Ethiopia: AU Commissioner warns of ‘silent financial crisis’ in Africa

Addis Ababa, Ethiopia (PANA) - A “silent financial crisis” is sweeping across Africa, ignited by sluggish prices of major exports and an increment in the amount of foreign debt owed by African countries due to the rapid weakening of national currencies, according to the African Union (AU) Commission.

AU Commissioner for Economic Affairs Anthony Maruping warned Wednesday that a fall in the production of a wide range of products, including farm produce, commodities such as cocoa and oil, due to weak international demand was likely to cause a major humanitarian crisis in Africa.

“All external debts denominated in the U.S. dollars have increased. This has brought us challenges of debt sustainability,” Dr Maruping told a news conference in Addis Ababa on the sidelines of the African Union Summit due to open here this week.

African foreign ministers kicked off a preparatory meeting in the Ethiopian capital Wednesday ahead of the Summit.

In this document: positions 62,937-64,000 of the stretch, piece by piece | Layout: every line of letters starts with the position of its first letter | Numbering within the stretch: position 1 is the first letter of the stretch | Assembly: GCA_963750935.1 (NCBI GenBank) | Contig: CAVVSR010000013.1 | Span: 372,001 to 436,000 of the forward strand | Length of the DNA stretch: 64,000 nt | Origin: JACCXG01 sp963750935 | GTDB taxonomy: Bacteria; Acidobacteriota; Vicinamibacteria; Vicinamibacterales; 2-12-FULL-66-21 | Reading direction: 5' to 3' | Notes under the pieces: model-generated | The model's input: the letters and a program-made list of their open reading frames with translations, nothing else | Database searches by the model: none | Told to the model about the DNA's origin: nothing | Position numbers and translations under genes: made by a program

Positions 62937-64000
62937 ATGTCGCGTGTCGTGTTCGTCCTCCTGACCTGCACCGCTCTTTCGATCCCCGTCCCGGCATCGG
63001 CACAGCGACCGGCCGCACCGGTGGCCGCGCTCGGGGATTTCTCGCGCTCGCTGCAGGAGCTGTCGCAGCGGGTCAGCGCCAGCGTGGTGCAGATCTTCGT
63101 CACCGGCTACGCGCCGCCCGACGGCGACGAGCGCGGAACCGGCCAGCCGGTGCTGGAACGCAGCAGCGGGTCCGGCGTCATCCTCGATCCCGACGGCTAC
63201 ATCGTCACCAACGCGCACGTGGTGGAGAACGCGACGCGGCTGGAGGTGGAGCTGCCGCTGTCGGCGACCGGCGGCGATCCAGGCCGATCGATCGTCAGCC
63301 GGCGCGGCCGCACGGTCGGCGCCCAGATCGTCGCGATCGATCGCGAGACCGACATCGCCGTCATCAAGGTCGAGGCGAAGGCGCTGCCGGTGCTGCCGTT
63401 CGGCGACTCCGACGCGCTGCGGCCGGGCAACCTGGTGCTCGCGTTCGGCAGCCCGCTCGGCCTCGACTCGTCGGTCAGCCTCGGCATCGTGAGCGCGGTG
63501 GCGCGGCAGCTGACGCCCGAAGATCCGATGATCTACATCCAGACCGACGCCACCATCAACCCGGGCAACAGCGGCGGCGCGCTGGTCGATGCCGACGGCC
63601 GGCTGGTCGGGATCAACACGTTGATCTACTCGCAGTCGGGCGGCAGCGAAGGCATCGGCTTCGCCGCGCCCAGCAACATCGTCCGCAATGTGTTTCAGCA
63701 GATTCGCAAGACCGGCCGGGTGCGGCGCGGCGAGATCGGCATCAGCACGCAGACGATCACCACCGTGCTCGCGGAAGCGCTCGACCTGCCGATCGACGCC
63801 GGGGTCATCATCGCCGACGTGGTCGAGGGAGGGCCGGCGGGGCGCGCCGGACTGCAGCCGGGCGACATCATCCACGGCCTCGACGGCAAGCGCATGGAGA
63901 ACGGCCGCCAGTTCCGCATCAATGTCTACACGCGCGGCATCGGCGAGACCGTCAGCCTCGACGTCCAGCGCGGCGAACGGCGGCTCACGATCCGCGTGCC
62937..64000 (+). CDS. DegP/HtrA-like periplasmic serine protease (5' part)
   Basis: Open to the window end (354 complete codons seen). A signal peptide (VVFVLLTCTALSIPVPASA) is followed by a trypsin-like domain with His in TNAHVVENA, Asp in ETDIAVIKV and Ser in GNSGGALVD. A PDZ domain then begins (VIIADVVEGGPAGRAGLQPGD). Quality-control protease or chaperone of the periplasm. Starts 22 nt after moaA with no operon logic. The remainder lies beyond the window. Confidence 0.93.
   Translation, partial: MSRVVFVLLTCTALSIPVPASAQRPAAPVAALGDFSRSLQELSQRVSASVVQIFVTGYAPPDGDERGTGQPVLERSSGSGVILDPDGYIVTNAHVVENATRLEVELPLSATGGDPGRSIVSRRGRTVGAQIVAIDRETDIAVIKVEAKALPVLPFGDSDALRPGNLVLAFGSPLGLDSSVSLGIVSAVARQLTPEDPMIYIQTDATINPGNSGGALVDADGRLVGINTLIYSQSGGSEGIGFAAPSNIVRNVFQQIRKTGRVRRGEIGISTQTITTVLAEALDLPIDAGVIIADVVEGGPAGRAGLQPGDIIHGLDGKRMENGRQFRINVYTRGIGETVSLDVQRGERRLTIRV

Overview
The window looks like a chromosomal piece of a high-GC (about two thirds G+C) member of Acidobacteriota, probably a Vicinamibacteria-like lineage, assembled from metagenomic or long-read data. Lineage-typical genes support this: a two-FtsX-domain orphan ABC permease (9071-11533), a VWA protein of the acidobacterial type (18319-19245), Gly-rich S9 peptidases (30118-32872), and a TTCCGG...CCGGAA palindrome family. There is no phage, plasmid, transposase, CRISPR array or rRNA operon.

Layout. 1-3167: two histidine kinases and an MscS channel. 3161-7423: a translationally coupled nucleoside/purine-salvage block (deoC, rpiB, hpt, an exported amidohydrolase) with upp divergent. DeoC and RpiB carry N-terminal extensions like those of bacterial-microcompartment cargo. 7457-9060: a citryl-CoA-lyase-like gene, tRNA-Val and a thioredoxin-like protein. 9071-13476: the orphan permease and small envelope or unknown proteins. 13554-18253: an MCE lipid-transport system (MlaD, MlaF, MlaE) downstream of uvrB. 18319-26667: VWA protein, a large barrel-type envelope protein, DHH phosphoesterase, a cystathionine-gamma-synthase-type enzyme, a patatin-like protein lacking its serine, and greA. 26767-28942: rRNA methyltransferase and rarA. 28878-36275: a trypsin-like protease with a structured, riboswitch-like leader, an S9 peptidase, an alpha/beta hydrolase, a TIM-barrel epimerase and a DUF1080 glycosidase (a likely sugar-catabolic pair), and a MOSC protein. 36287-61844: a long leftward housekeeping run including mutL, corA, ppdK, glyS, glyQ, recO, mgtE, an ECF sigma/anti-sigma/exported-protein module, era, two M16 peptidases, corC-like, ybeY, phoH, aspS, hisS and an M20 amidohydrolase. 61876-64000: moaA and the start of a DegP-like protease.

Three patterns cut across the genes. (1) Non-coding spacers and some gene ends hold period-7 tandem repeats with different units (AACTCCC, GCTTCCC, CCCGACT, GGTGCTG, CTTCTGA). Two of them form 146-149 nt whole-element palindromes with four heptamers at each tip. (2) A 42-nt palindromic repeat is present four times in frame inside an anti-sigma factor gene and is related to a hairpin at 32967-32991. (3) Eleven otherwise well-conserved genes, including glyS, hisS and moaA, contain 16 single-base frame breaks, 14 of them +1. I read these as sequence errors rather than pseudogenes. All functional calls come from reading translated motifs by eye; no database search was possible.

Maruping said government revenues across Africa were sliding downwards. As a result of the slowdown in government earnings, most countries faced the risk of their credit ratings being downgraded. Poor ratings will impact commercial banks which borrow from international markets.

The AU said if not dealt with, the financial crisis woul lead to a humanitarian crisis.

Apart from the high costs of debt repayments, there is also drought and flooding in parts of the continent. Serious drought effects have been experienced in Ethiopia, Malawi and Zambia.

Maruping said the drought has affected hydro-power electric generation in the copper mining  regions. This has also contributed to a slowdown in the pace of manufacturing in Zambia.

“It is a crisis we need to deal with. There must be humanitarian interventions. There are insufficient rains in some areas and floods in others. The drought will test the efficiency of the safety nets,” Maruping said.

According to the AU official, the drought in Zambia has forced firms involved in the mining sector to cut shifts, which has lead to high unemployment.

“Skillful macroeconomic management is required to deal with the silent crisis. The AU Agenda 2063 is a solution. We urge our member states to integrate it in their plans,” he said.

African leaders endorsed the Agenda 2063, a long-term vision of shared prosperity and well-being, for unity and integration the continent.

Maruping said there are 12 major projects identified in the plan, which include power generation, aviation, issues of tax evasion and illicit financial flows and a continental free trade area.
-0- PANA AO/AR 27Jan2016

27 january 2016 17:36:22




xhtml CSS